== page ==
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The Gifts of Fortune
Categories: 21st Century, British, Irish
Imprint: Carcanet Poetry
Publisher: Carcanet Press
Paperback (98 pages)
(Pub. May 2020)
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(Pub. May 2020)
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The poems in The Gifts of Fortune, Peter McDonald's seventh book of poems, cover a spectrum of personal history. They go to Belfast, Oxford, and further afield; in time they visit the poet's pasts, his now, his possible futures. Autobiographical detail abounds: McDonald's experiences (as a workingclass boy in Belfast, who dreams of leaving, and a middleaged Oxford don, who dreams of going back) are filtered through a deep instinct for poetic tradition. At the heart of the book are two sequences: one, 'Mud', in which family, professional, and literary histories are combined in strictly formal, but personally unguarded, reflections on poetry, class, and privilege; and another, 'Blindness', where a series of tenline units test poetic form to (and beyond) breaking-point, in a meditation on family and suffering, disappointment and hope. Other poems return to themes of wealth and poverty, love and loss, and the alienation and puzzlement of age. Throughout the book, form is ghosted by the formless, hovering just beyond the frame; and Fortune vies with Fate, quite another force.
Awards won by Peter McDonald Short-listed, 2017 London Hellenic Prize (The Homeric Hymns)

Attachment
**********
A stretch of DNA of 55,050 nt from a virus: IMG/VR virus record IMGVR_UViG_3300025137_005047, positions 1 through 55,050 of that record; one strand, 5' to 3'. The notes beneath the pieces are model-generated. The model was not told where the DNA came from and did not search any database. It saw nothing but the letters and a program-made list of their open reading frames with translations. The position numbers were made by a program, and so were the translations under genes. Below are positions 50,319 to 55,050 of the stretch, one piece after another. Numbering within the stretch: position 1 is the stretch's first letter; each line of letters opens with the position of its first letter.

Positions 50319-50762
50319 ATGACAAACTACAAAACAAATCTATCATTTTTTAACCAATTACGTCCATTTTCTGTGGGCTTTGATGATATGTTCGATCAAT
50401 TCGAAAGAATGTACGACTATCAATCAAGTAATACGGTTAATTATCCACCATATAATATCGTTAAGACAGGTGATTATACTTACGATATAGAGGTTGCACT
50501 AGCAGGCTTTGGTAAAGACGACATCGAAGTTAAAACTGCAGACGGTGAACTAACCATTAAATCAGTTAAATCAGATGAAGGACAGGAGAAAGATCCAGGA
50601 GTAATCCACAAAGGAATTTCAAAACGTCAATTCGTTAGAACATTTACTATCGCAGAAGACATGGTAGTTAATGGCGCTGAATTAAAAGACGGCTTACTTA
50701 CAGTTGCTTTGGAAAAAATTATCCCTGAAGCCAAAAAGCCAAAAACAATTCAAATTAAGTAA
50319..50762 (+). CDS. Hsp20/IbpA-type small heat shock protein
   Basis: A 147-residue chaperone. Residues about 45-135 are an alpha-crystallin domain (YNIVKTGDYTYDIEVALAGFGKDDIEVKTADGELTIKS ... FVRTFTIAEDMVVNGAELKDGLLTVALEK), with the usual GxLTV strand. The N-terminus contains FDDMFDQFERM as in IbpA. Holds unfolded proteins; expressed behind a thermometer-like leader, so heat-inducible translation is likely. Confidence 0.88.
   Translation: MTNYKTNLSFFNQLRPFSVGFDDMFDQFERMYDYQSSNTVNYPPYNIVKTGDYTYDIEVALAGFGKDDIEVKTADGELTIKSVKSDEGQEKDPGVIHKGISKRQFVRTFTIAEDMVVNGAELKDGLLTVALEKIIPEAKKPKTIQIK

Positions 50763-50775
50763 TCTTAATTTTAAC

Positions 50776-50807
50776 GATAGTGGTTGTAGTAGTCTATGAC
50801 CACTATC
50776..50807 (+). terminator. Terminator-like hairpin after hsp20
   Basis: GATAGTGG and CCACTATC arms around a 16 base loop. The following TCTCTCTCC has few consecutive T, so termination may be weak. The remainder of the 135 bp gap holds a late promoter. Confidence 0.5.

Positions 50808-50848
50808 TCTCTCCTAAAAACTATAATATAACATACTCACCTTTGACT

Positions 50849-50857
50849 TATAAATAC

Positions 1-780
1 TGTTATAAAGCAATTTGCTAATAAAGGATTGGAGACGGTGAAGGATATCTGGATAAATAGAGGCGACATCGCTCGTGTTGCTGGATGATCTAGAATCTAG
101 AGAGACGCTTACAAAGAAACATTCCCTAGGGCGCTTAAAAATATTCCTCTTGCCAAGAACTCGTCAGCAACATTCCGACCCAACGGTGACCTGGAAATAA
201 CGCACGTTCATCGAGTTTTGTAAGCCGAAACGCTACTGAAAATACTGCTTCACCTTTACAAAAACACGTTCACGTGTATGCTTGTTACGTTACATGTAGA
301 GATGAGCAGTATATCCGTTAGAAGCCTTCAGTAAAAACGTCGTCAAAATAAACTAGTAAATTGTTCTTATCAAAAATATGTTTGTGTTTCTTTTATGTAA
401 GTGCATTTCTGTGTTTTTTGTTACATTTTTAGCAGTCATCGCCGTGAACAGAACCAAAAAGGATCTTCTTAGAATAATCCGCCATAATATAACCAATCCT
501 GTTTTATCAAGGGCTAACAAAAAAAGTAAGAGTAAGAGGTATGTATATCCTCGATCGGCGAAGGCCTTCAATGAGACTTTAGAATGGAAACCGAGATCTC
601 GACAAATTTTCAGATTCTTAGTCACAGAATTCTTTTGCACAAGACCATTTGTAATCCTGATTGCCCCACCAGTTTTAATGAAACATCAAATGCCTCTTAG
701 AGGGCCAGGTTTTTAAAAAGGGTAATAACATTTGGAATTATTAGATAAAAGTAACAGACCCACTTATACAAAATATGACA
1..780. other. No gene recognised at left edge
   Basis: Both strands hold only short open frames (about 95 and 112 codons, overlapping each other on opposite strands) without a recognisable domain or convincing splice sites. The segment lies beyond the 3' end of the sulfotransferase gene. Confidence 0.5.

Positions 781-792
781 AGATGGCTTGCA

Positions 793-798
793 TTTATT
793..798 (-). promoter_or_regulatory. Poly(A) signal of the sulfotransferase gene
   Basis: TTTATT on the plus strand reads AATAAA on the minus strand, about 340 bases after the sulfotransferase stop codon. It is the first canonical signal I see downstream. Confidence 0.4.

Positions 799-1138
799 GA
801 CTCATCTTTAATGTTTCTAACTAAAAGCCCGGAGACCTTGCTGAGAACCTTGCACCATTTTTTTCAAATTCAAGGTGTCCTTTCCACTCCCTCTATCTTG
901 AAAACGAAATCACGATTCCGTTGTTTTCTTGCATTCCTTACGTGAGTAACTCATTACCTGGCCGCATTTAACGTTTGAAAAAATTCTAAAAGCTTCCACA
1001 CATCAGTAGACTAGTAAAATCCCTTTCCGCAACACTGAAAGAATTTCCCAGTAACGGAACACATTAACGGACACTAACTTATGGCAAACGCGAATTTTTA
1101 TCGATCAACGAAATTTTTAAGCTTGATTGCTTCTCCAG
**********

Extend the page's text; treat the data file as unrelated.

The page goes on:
Praise for Peter McDonald 'McDonald is often impressively adept at using varied metres for cadence, musicality, tension. He resists the over-dramatic, but is a poet of fierce feeling - moved and often moving.'
TLS 'Peter McDonald's unsettling imagination occupies a middle distance between domesticity and wilderness - what he calls 'the melancholy distance'. His fine elegies and love poems have in common a cool intonation and an argumentative persistence: the overlap is a telling one. McDonald's disenchanted vision makes the moments of intimacy and tenderness, when they come, all the more affecting. In addition, his profound literary intelligence thrives on metrical and stanzaic challenge, and ranges with relish from gnomic brevity to sustained meditation, narrative and memoir. These poems, which with their gently syncopated lines may seem understated, register the uneasiness and the excitement of 'the buzzing world': they are, in the poet's own words, 'back roads to everywhere'.
Michael Longley 'Hugely impressive... not just rich but endlessly varied and subtle... marvellous.'
David Wheatley, Irish Times 'Peter McDonald's unsettling imagination occupies a middle distance between domesticity and wilderness... [his] disenchanted vision makes the moments of intimacy and tenderness, when they come, all the more affecting.'
Michael Longley, CBE 'McDonald's work 'is entirely in keeping with Milton's enjoinder that poetry be "simple, sensuous and passionate". His musicality is not just rich but endlessly varied and subtle. [...] It embodies the values of accuracy, conscience, and restraint but with no skimping of intensity or ferocity.'
David Wheatley, Irish Times
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